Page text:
Washington: Women who are overweight or obese are more likely to have preterm delivery, according to a new Swedish study.

Those with the highest Body Mass Index (BMI) also had the highest statistical risk of giving preterm birth and especially extremely preterm birth.

"For the individual woman who is overweight or obese, the risk of an extremely preterm delivery is still small. However, these finding are important from a population perspective. Preterm infants and, above all, extremely preterm infants account for a substantial fraction of infant mortality and morbidity in high income countries," said Dr. Sven Cnattingius, Professor at Karolinska Institute in Sweden, who led the study.

In the study, Dr. Cnattingius and colleagues at Karolinska Institute and the University of Michigan, U.S., used information from 1.5 million singleton deliveries included in the population-based Swedish Medical Birth Register from 1992 through 2010.

Compared to women of normal weight, overweight women had a 25 percent increased risk of extremely preterm delivery. Women with mild obesity had a 60 percent increased risk of giving birth extremely preterm. For women with severe obesity (BMI 35-39.9) or extreme obesity (BMI 40 or more) the corresponding risk was doubled and tripled, respectively.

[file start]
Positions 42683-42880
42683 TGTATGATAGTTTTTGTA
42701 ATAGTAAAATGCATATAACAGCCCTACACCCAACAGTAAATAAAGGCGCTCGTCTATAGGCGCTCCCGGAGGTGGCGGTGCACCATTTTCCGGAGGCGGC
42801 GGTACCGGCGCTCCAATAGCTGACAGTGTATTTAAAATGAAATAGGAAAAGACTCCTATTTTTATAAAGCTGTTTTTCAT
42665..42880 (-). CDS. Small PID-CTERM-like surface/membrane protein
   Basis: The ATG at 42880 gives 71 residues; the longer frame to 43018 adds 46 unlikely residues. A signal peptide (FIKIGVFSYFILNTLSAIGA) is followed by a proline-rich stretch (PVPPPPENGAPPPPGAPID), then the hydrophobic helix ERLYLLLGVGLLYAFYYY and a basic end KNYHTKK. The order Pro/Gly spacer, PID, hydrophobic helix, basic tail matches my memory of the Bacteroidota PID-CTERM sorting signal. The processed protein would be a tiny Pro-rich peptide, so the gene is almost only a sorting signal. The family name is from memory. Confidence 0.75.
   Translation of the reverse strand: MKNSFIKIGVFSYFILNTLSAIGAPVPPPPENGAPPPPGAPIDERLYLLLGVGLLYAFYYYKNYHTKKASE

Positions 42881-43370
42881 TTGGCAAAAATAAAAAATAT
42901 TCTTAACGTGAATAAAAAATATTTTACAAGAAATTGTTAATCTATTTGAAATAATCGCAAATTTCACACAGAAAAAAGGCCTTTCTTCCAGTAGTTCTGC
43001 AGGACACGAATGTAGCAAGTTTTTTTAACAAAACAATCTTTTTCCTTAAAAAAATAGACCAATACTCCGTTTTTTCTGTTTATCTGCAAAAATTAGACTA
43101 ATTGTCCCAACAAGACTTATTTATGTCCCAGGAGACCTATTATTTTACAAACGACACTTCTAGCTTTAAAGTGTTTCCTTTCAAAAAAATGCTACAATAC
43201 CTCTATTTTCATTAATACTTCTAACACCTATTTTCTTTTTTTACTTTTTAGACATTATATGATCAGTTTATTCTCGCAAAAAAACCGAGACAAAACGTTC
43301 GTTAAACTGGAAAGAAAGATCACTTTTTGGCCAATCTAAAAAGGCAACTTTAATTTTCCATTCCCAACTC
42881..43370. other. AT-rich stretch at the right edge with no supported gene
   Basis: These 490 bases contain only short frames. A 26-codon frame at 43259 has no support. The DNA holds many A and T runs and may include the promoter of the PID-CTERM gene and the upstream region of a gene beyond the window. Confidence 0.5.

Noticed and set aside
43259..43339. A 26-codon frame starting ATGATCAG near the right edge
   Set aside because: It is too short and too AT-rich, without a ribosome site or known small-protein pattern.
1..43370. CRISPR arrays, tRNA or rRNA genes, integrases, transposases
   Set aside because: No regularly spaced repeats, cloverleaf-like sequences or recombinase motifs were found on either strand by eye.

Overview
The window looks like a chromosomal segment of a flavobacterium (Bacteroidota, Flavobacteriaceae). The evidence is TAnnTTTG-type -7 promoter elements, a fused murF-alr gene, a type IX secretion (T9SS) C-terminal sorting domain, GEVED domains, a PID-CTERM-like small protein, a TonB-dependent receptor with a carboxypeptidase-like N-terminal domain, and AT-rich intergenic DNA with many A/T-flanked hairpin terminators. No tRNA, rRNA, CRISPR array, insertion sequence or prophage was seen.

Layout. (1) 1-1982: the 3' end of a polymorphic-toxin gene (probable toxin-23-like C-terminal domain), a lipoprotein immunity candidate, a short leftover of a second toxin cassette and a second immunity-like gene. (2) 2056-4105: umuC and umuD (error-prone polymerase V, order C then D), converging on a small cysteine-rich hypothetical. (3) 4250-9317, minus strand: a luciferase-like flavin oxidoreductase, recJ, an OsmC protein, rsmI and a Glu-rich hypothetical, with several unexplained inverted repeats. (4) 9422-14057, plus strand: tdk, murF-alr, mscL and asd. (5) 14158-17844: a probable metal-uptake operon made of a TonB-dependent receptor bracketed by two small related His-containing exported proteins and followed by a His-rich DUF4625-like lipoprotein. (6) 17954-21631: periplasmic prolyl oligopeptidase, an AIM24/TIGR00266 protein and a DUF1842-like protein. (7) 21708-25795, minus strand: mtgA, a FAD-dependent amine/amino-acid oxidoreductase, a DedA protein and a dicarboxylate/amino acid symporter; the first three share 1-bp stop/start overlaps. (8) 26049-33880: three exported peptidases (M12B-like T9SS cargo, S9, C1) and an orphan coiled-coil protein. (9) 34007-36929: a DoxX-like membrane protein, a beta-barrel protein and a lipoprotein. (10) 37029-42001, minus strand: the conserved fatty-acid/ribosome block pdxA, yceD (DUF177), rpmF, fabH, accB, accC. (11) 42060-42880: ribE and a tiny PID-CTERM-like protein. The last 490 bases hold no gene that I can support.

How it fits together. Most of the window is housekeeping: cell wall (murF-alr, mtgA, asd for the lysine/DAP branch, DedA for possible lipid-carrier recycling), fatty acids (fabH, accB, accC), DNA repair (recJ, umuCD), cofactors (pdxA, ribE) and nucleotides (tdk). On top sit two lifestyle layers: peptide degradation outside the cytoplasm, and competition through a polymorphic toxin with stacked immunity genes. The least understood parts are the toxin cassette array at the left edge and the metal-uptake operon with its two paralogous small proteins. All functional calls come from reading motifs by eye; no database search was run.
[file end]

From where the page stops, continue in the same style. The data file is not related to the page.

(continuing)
Risks of very and moderately preterm deliveries also increased with BMI. Overweight and obesity also increase the risk of maternal pregnancy complications, including preeclampsia, gestational diabetes, and Cesarean delivery, said Dr. Cnattingius.

Infection and inflammation are considered main risk factors for spontaneous extremely preterm delivery with a spontaneous onset, and maternal obesity is associated with increased production of inflammatory proteins. The researchers hypothesize that the increased inflammatory state in obese women may make them more susceptible to infections, which may increase their risk of spontaneous extremely preterm delivery.